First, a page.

April 20, 2023
How libraries serve our communities, and how to return the favor
It’s no secret that Reading Partners and public libraries have a lot in common. Both public libraries and our reading centers are full of books for kids to read on site and take with them when they leave; both provide literacy-building programs; and both are full of people who are passionate about reading and want to share that love with others. Here are the many different ways public libraries serve communities, ideas for celebrating National Library Week, and action steps you can take to support your local library.
What is National Library Week?
National Library Week has been celebrated by all kinds of libraries every April since its inception in 1958. The very first theme,“Wake Up and Read!,” was chosen in response to the concern that Americans were reading less as other forms of entertainment became available. According to the American Libraries Magazine, over 5,000 communities participated, and the campaign was successful in increasing publicity and funding for libraries across the nation. For example, New York’s state legislature increased their library appropriation by $700,000 that year. Many other cities such as Tulsa, OK, formed Friends of Library groups, whose mission is “to aid and promote the activities and goals of the Tulsa City-County Library system… through diverse programs and activities responsive to a wide range of needs and concerns.”
This year, the dates are April 24-29, and the theme is “There’s More to the Story,” highlighting the lesser known ways that public libraries empower the community. Read on to discover what more there is to the story of public libraries today!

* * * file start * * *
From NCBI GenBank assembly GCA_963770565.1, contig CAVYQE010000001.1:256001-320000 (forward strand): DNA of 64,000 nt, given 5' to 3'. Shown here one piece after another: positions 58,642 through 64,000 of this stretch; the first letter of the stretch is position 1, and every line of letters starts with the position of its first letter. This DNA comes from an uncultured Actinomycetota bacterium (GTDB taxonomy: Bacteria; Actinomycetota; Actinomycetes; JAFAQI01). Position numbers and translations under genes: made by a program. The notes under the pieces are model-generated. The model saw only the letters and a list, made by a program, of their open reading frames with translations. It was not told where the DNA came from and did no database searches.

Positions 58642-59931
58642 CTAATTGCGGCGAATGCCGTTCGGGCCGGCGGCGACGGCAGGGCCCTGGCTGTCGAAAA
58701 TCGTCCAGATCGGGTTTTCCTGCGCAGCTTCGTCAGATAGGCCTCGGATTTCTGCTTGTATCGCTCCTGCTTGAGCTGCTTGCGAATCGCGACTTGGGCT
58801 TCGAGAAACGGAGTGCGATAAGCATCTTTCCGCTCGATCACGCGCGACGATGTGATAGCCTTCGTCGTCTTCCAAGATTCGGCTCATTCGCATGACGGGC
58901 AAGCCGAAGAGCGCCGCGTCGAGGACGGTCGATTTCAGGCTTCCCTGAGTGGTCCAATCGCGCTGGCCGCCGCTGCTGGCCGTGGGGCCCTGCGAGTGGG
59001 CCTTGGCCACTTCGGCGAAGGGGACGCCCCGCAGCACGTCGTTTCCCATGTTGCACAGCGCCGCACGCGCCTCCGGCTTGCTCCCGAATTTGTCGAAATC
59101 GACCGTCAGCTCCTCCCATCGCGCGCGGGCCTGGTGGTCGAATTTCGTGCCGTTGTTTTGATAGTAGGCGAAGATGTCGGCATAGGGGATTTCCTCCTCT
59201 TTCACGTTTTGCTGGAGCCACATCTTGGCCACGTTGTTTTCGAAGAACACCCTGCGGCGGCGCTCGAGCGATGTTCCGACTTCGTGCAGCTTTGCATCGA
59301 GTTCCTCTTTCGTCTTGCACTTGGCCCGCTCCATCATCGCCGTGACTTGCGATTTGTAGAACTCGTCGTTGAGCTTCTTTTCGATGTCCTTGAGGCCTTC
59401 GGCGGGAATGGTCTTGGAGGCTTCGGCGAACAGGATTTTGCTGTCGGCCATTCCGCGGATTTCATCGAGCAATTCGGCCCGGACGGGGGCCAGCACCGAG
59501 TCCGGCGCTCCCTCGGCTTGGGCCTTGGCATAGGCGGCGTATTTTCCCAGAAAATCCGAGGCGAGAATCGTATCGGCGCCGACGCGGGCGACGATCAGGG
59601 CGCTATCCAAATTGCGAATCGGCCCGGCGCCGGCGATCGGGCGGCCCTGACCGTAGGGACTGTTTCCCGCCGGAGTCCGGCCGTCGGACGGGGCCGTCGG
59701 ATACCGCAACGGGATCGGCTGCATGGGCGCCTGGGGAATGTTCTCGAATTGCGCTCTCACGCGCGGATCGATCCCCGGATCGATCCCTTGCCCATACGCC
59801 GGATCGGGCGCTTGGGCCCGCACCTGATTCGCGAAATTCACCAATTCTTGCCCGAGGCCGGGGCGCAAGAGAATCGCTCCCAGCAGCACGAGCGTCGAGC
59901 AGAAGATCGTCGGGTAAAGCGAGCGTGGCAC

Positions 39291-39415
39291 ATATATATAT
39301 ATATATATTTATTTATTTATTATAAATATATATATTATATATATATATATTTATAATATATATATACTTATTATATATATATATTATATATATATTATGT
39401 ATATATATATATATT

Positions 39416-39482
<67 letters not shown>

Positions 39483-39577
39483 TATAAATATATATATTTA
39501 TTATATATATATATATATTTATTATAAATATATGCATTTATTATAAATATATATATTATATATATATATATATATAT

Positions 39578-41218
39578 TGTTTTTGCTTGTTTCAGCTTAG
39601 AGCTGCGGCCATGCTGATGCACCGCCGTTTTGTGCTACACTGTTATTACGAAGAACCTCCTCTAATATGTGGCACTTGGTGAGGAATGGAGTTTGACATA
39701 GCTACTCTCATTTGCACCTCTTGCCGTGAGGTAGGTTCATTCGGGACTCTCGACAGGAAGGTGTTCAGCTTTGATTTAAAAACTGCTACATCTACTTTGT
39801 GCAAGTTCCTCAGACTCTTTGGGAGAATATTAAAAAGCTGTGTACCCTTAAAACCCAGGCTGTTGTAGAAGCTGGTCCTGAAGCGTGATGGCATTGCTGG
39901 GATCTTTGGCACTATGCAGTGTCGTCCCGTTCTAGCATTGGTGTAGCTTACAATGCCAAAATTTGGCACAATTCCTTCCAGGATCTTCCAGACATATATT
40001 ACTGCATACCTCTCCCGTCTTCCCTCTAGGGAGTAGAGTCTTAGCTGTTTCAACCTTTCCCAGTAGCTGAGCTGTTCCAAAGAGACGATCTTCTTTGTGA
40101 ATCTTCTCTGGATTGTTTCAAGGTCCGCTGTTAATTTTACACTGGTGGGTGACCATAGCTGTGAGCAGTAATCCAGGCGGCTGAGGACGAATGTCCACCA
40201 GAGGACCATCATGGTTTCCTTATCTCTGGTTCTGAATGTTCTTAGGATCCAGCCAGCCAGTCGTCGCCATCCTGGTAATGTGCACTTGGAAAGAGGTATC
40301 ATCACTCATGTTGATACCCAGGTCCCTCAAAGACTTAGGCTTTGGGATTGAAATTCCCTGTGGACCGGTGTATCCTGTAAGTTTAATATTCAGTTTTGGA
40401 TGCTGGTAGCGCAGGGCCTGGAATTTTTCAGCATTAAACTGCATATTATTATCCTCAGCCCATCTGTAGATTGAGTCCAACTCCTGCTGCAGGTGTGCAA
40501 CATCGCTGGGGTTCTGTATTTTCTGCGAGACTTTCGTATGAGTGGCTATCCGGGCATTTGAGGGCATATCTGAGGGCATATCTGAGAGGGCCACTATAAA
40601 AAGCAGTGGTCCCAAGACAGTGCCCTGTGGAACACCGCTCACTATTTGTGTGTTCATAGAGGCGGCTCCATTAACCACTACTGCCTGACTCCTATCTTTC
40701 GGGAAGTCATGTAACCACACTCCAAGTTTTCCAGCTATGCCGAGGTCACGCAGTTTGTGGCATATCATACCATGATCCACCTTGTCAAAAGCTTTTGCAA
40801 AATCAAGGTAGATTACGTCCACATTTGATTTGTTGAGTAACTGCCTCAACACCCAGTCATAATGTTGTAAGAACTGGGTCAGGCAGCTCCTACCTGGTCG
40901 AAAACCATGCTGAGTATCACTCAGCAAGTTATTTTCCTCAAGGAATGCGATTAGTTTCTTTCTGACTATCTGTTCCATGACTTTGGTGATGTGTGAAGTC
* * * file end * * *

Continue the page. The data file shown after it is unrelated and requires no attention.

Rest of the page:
The important ways libraries serve our communities
As reported by Brookings, public libraries are an important example of “third places” in our communities, places where people can gather and connect outside of work and home. Third places break down barriers and build connections between community members by providing informal meeting spaces and internet access, both for planned gatherings as well as more spontaneous interactions between people who might not otherwise cross paths. These aspects are critical for the health and economic well-being of cities, suburbs, and rural communities. Public libraries are especially important third places as their services are free and accessible to all.
Book Riot highlights several ways public libraries make the most of their role as a community hub. Librarians are often trained to assist people with social service needs, such as housing, career, and high school equivalency assistance, and many libraries partner with and/or hire social workers to better serve their patrons. Libraries often have specialized collections, resources, and programs for particular groups of people—preserving tribal cultural history, providing advocacy resources for LGBTQ+ folks, hosting citizenship and language classes for immigrants and refugees, and more.
Here are just a few specific examples of the amazing work being done by public libraries in some of the cities where Reading Partners operates:
- The Seattle Public Library provides dozens of programs and services including music and dance performances, election resources, genealogy consultations, and career help.